My house faces one of the world’s most famous signs. I salute the hooligan who pulled off this typographic prank on New Year’s Eve using four pieces of fabric and a ladder.
The occasion, I presume, was California’s first day under Proposition 64, a recently approved ballot measure that legalizes recreational marijuana statewide. This is not, however, the first time for this particular prank—a man named Daniel Finegood made the same conversion in 1976. Also part of his vandal’s oeuvre: HOLYWOOD, OLLYWOOD, and OIL WAR.
When I give talks about typography, I sometimes hear comments afterward like Now I get it! Typography is about making things pretty! I wouldn’t say that’s wrong, exactly. The goal isn’t to make things to look bad. (Though ugly is better than pretty.)
But it still seems to omit something crucial: namely, why we’re making things pretty (or ugly, etc.)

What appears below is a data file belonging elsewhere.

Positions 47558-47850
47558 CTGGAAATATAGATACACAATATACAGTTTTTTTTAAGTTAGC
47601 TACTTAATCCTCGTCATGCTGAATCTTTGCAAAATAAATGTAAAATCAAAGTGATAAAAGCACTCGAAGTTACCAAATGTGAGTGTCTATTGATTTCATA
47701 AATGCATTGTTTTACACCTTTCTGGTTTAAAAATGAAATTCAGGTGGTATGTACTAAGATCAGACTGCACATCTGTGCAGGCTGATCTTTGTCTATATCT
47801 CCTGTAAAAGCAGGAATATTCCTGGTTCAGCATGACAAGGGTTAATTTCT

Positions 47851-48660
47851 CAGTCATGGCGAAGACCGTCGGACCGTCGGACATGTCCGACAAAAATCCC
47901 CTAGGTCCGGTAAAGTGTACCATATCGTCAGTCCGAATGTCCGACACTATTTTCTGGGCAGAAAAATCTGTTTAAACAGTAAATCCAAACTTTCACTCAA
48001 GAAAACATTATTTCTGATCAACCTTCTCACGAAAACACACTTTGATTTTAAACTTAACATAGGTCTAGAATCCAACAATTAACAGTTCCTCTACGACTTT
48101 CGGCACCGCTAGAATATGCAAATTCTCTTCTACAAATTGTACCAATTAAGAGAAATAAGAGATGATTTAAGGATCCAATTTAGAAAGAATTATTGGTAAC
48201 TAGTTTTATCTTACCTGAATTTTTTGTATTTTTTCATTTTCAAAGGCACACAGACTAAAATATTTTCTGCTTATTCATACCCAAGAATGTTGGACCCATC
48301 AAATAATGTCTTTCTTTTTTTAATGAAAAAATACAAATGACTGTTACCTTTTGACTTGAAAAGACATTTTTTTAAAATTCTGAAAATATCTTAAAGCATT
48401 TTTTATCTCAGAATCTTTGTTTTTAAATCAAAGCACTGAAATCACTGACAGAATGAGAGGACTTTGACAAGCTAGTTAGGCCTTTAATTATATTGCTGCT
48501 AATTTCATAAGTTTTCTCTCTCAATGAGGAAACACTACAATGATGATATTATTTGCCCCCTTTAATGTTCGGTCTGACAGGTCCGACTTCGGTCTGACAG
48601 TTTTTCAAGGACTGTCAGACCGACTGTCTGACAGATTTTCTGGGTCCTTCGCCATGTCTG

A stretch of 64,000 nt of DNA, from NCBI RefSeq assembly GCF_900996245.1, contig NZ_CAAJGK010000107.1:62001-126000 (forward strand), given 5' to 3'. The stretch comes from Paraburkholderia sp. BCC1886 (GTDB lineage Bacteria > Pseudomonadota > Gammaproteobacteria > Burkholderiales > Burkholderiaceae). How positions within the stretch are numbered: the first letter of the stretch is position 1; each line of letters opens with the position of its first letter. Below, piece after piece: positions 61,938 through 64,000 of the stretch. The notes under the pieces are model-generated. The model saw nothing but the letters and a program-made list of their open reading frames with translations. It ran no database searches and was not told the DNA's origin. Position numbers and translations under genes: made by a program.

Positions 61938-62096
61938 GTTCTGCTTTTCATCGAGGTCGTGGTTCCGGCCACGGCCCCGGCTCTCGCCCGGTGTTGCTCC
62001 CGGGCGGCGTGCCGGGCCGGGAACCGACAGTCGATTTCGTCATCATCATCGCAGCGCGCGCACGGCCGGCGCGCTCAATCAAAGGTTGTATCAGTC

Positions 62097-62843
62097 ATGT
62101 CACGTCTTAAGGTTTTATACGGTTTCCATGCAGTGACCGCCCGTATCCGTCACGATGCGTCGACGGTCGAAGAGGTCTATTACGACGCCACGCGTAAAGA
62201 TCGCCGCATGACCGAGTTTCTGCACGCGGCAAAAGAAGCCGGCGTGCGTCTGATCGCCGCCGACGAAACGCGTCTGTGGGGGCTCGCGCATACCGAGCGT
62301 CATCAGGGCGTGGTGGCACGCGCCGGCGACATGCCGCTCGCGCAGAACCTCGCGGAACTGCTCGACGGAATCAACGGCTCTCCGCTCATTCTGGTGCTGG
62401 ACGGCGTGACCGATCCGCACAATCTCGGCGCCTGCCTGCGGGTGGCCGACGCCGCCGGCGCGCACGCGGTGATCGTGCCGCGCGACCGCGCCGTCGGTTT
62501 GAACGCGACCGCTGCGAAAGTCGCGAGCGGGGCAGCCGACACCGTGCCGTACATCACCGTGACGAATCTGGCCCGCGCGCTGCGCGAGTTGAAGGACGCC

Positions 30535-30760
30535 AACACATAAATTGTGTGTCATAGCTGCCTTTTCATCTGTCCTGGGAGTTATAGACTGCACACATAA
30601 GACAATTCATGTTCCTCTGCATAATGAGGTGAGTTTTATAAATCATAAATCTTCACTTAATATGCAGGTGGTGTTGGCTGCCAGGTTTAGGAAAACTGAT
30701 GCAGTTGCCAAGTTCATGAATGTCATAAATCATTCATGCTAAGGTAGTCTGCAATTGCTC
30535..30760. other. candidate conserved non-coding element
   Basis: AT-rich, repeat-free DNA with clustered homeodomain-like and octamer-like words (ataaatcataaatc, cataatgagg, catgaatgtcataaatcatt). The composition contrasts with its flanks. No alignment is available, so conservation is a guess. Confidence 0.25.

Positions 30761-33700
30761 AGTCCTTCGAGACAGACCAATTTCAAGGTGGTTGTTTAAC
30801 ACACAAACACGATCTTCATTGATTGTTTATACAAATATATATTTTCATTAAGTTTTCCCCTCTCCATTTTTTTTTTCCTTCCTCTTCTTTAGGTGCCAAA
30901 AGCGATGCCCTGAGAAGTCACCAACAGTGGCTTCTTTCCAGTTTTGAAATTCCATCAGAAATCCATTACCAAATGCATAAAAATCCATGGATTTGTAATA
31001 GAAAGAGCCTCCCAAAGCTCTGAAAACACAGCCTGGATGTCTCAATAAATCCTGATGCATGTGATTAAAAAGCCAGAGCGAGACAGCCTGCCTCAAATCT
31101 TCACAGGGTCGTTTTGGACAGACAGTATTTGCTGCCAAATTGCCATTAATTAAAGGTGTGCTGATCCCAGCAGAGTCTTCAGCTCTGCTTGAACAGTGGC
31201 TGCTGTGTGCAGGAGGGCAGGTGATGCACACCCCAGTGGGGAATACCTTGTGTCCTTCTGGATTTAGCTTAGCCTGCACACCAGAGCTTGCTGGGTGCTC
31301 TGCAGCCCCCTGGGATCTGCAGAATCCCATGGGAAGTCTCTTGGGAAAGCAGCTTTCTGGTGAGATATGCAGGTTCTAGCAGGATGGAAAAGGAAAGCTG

My friend and college classmate Richard Nash, who like me thinks a lot about the role of books in the digital age, once wrote a terrific essay for the VQR titled What is the Business of Literature? It’s a great read, and ends perfectly: The business of literature is blowing shit up.
I agree. Moreover, I’d say the same is true about typography. Not necessarily in a chaotic or anarchic sense. (In fact, sometimes we typographers like to blow shit up real pretty.) But rather in the sense that Richard means: that human art and craft can be the radical agent of change … the barbarian.
As Richard argues, to regard the book strictly as a technological artifact—as it often seems Big Tech would have us do—omits its most vital role. Books aim to bend the thinking of others. To derail trains of thought. With Typography for Lawyers, I’ve especially enjoyed hearing from attorneys who say things like I can’t believe I went 20 years without knowing this stuff. That’s typography, amigo. Kaboom.
More broadly, when I started working with typography, what I enjoyed most was learning that I could make things that were arresting—that made people stop and pay attention. Of course, you can do this with ugliness. But also with beauty. In that sense, they can be equally subversive.